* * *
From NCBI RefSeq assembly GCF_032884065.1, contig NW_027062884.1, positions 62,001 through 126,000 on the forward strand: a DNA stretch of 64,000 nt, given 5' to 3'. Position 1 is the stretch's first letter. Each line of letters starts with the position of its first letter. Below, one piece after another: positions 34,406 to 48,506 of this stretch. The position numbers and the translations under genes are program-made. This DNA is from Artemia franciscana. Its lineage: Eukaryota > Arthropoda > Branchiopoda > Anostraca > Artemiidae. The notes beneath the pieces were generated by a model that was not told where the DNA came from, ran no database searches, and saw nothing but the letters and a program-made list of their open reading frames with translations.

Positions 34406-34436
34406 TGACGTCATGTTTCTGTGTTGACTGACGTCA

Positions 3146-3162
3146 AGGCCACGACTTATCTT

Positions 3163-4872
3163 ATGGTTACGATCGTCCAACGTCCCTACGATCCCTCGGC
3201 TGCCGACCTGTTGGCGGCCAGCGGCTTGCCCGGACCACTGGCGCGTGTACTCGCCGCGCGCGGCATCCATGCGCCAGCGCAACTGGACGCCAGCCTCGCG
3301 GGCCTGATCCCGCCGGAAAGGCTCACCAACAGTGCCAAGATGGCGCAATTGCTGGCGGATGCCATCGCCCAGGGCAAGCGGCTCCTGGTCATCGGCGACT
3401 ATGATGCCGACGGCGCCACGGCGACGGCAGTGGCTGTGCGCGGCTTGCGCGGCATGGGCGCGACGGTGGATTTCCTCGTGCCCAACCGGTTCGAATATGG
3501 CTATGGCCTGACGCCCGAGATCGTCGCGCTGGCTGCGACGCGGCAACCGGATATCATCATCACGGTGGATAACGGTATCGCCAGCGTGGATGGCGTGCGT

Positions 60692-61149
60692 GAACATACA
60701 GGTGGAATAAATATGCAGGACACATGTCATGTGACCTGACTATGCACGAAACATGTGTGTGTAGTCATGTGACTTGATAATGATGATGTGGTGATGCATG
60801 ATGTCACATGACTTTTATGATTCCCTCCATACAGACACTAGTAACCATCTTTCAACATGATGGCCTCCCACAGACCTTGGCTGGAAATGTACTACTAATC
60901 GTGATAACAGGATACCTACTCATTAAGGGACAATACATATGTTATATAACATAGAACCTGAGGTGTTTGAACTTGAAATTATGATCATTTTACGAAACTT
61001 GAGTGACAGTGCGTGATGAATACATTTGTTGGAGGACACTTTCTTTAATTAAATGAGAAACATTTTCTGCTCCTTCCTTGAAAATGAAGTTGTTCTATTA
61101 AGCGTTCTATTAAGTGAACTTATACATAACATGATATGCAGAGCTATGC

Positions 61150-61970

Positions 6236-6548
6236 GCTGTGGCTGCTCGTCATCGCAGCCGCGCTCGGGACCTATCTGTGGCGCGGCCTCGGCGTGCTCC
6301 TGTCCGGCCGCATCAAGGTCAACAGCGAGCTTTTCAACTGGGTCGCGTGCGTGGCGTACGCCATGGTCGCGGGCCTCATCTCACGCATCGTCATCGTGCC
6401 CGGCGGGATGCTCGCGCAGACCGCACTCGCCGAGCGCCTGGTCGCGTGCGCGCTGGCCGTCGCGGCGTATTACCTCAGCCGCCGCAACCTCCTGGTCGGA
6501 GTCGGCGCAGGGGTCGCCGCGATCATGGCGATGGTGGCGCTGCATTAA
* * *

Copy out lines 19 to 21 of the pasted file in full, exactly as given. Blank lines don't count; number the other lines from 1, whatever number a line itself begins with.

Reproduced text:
Positions 61150-61970

Positions 6236-6548
6236 GCTGTGGCTGCTCGTCATCGCAGCCGCGCTCGGGACCTATCTGTGGCGCGGCCTCGGCGTGCTCC